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Posted at 10:43 AM ET, 12/17/2010

Brightcove CEO Allaire talks net neutrality, Internet video and why Apple's the one to watch

By Cecilia Kang


Brightcove delivers videos over the Internet for media giants Fox Entertainment, Discovery Communications and Sony Music. The company has been watching net neutrality developments at the Federal Communications Commission, and its chief executive says it’s early to draw up rules for the nascent marketplace.

CEO Jeremy Allaire talked to Post Tech earlier this week about how Internet service providers should be able to create faster lanes and charge consumers or content providers to improve the quality of service. Those network operators have to get a return on their pricey network investments, after all. But such practices should not squash competition, he says.

He’s watching Apple as the potential 800-pound gorilla in Internet video and thinks any new rules on net neutrality should be weighed carefully.

Here’s an edited version of our interview:

Q: Do you support the rules as you understand them under consideration at the FCC?

A: So, I think there are a few salient issues. One big one is whether the operators, the ISPs, should be able to differentiate between traffic and quality of service of that traffic and charge either consumers or content providers, or the people who run online services, to improve quality of service.

Some feel strongly that operators should not be able to discriminate and should have equal, open access at same quality of service for all online services that might be accessed by a subscriber. Others feel that operators and ISPs should not be able to price discriminate based on how much bandwidth you consume. I very strongly disagree with both those broad sentiments.

Q: Why? One might think you would want rules to ensure companies like yours aren’t unfairly charged for faster and better access.

A: This is from watching how markets have worked in the Internet business and connectivity business for 15 years. Philosophically, the ISPs and operators are building a product. They are investing billions of dollars to build that product and commercially exploit that product, and so they should be able to package and maximize in way that builds profits.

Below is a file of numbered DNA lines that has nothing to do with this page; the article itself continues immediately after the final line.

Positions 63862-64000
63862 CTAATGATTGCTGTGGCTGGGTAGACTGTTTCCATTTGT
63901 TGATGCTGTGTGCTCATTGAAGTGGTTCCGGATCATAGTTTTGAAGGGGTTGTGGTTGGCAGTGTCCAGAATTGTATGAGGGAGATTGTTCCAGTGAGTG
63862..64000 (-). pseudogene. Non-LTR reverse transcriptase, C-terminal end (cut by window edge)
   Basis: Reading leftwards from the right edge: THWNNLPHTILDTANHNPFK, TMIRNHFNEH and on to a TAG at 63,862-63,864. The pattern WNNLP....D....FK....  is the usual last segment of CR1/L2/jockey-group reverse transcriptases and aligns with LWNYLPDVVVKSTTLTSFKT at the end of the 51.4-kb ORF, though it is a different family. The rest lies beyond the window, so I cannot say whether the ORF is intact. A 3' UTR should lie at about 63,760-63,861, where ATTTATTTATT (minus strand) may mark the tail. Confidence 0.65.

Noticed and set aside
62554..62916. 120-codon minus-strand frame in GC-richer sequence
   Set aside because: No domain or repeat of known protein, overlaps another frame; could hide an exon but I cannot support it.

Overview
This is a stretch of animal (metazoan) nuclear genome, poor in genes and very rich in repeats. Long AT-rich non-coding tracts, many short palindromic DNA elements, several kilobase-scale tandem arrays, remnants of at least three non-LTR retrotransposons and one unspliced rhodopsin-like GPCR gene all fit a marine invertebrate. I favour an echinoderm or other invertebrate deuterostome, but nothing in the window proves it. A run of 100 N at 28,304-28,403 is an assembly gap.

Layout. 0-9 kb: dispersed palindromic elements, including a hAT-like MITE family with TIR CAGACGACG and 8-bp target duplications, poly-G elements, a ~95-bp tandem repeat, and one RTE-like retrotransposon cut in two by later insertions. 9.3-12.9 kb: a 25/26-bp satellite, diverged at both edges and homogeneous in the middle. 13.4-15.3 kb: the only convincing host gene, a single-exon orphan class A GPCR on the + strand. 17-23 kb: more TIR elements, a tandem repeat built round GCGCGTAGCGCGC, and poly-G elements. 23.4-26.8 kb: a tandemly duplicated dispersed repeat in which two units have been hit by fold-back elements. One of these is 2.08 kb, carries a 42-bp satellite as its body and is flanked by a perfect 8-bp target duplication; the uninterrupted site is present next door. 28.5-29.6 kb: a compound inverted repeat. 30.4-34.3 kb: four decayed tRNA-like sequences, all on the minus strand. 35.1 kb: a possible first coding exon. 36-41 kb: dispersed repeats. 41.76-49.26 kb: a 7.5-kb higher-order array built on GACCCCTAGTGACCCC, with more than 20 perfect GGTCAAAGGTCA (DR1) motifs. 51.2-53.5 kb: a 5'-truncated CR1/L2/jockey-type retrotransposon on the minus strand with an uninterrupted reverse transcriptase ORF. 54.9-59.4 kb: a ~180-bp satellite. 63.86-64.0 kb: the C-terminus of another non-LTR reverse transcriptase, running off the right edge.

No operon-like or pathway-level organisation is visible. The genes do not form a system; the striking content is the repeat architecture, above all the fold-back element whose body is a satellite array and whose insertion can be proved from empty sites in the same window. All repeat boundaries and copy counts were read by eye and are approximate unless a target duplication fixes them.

Q: How do you think competitors and consumers end up without or with rules?

A: I believe the connectivity business is a very competitive business. Telephone business, cable companies and emerging wireless broadband devices are competing very aggressively to have the fastest Internet connection at the lowest price. Market forces are creating superior consumer products. You can get 50 megabits of fiber connection from Verizon for $60 to $70 a month. That was totally inconceivable not too long ago but happened because they want to beat the hell out of Comcast.

Q: What about charging consumers based on how much data they consume? That could prevent people from watching more videos from your customers.

A: There is very good data that there are users who are abusers who consume an enormous amount of traffic and available infrastructure on their network, and it is unfair for them to leach on that and potentially degrade quality. Abusers should be charged more.

Q: What about protecting users who are just starting to watch video but will watch a lot more over the Internet very soon?

A: Consumers who want this product will go to a provider that doesn’t present that challenge. And the marketplace will protect them. These operators have gotten to a place where they can charge $50 a month to 50 megabit access. Consumers will be able to get services like Netflix through this. Ebita growth is coming from companies like that. The market forces here are sufficient to ensure there is a great consumer product that gives them consumer choice.

Q: Can you unpack the idea of charging companies for access to consumers?